In 1402 there was a Thomas Lynel and his wife Agnes owning 24 acres of land in Sewell, just south-west of Maidford, Northamptonshire [40].  In 1405 Hugh and William Lunel, sons of John were quitclaimed ½ acre of land in Sewell that was granted by Richard Kynne Lord of Maidford, Northamptonshire [41].  There is a strong connection with the Lunel family of Farthingstone and Lynel family of Sewell only two miles south.  Richard Luvel the elder was a creditor in a suit against Thomas de Baa lord of Sewell for £12 [42] and Philip Lunel his father was the attorney for the same aforesaid Thomas de Baa Lord of Sewell in 1357 [43].   In 1390 there is a record of Richard Luvel chaplain of Maidford, Northamptonshire getting a license to travel to Rome with John Keld [44].   The de Brunnesle family also owned land in Sewell and they have strong ties to Catherine Lunel [9].  Giles de Brunnesle was the first husband of Catherine daughter of Philip Lunel and Giles’ sister Nichola sued Catherine and her second husband Henry de Sydenhale for murdering Giles about 1380 [45].  In 1421 there is a grant to Agnes Lenyll, widow and William her son and his wife Agnes for land in Maidford, Hugh Lenyll is a witness [106]. There is also mention of a Juliana widow of William Lynell of Maidford who held lands in Whittlebury, Northamptonshire in 1460 [107].

The case of Nichola de Brunnesle and the Sydenhale’s is quite the tale.  About 1380 Request for a writ or letters under the privy seal requiring the petitioner's opponents in the dispute over the property at Farthingstone to appear before the council.  Instructions for orders to the offenders to appear before the council at the quindene of Michaelmas next Plaintiff Nichola Brunnesle, Giles de Brunnesle, brother of the petitioner vs. defendants Henry Sydenhale and Katherine wife of Henry Sydenhale.  Witnesses Henry Beek, parson of Farthingstone; Ralph de Kislingbury; John, son of Ralph Kislingbury; Roger Fang; Thomas Tewe [45]”.  March 12th 1380, Westminster, Appointment of Thomas de Preston, Warin Lucien, William de Burgh. John Carvel, Roger Perwych and Robert Isham, to enquire who killed Giles Brunesleye at Farthingstone, Co. Northampton, and who harbored the murderers also who conspired to have Nichola Brunesley, his sister, indicted of certain trespasses, seized and imprisoned in Northampton castle until she was acquitted before Thomas de Ingelby and the other justices of gaol delivery, who ejected her from her tenement in, Farthingstone  threatened her life, took away her horse, value 20s., broke her chest, and carried off charters and other writings therein [46]”.  In about 1385 “Nicola de Brunnesle recounts that after her brother Giles was murdered in Northamptonshire by Sydenhale and his wife Katherine, who was then Giles's wife, Beek, fitz Raaf, Fang, Cewe and others, and the petitioner brought a suit against them for this murder, they conspired to indict her so that she was taken and imprisoned and later acquitted. They then pursued her in foreign counties until she was outlawed; this outlawry has since been reversed.  They also disseized her of her land in Farthingstone by force so that she did not dare to enter or bring suit against them for fear of death. Now they have also put her in exigent. The petitioner requests that the evildoers be ordered to appear before the council to answer for their actions, and that she may have remedy [45].”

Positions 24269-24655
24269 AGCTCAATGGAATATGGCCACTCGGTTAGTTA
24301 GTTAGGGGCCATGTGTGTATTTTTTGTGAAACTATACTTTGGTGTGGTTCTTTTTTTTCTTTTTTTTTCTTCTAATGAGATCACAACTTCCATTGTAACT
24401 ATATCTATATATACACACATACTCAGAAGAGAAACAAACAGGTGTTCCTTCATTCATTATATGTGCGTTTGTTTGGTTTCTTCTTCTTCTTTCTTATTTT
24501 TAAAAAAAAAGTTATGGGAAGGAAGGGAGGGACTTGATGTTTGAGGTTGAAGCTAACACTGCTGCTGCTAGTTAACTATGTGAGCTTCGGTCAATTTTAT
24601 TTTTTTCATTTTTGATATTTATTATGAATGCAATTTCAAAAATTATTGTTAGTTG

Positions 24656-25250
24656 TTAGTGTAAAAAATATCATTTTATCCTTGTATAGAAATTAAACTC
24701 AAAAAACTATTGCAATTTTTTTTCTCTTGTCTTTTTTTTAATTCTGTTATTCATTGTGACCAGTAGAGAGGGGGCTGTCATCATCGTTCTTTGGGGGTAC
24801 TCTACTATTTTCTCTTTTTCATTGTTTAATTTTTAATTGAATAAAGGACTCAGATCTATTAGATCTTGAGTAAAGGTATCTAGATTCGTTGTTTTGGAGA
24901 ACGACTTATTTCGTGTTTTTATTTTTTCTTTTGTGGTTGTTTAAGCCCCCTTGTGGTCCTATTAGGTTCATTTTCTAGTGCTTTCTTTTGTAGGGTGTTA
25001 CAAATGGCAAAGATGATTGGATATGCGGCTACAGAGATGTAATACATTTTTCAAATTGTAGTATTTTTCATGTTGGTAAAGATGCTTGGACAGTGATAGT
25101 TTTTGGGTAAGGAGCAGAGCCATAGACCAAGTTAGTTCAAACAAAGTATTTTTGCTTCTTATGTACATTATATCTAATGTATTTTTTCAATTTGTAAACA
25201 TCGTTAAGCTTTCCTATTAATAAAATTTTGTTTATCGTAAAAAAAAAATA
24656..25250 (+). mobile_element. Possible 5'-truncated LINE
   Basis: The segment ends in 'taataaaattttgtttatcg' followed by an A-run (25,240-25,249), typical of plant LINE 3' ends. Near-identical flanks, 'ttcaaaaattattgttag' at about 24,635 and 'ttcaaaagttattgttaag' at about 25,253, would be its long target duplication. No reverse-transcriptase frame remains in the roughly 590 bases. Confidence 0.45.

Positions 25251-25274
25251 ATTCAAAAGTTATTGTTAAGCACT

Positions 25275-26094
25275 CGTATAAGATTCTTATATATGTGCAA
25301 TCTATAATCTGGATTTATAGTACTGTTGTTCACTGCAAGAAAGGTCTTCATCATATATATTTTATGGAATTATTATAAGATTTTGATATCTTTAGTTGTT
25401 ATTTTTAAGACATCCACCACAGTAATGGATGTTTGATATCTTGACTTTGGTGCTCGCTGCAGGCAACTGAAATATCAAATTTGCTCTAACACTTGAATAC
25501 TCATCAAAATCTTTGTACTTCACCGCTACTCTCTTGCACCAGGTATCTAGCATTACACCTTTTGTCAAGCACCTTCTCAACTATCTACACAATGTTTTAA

Catherine was married a third time to John Yate and in May of 1407, she sold part of her estate.  "John Yate of Farthingstone and Katherine have acknowledged the manors and tenements to be the right of John Cok, as those which the same John, John Harwedon and John Saundres have of their gift, and have remised and quitclaimed them from themselves and the heirs of Katherine to John Harwedon, John Cok, and John Saundres and the heirs of John Cok forever.  Agreement for the manors of Overcourt and Nethercourt in Farthingstone and 6 messuages, 100 acres of land and 20 acres of meadow in Kislingbury for 200 marks of silver [47]".   An outline of the Lunel family tree and the transfer of land are clearly defined in a 1492 lawsuit between Alice Warren and Thomas Shuckburgh son of Joanna Shuckburgh sue Thomas Shuckburgh of Shuckburgh for the Manors of Nethercourt and Kislingbury and Land in Farthingstone that which Henry Bray and Alexander Lunell gave to Philip Lunell which passed on to his heir Catherine Lunell [27].  The Lunel arms az. a fess ar. between three crescents or. [48] are displayed in various Churches in Warwickshire from the marriage of Thomas and Joanna.  The arms are displayed in Church windows in Clifton [49], Cubbington [50], Napton [51], and Upper Shuckburgh [52], Warwickshire.  The arms also adorn the family quarterings of Ashby [53] and Fulwood [54].  A few pedigrees of the Lunell family have been created with minor errors and all seem to be copied from George Bakers History of Northampton[9][55][56][57][58][59].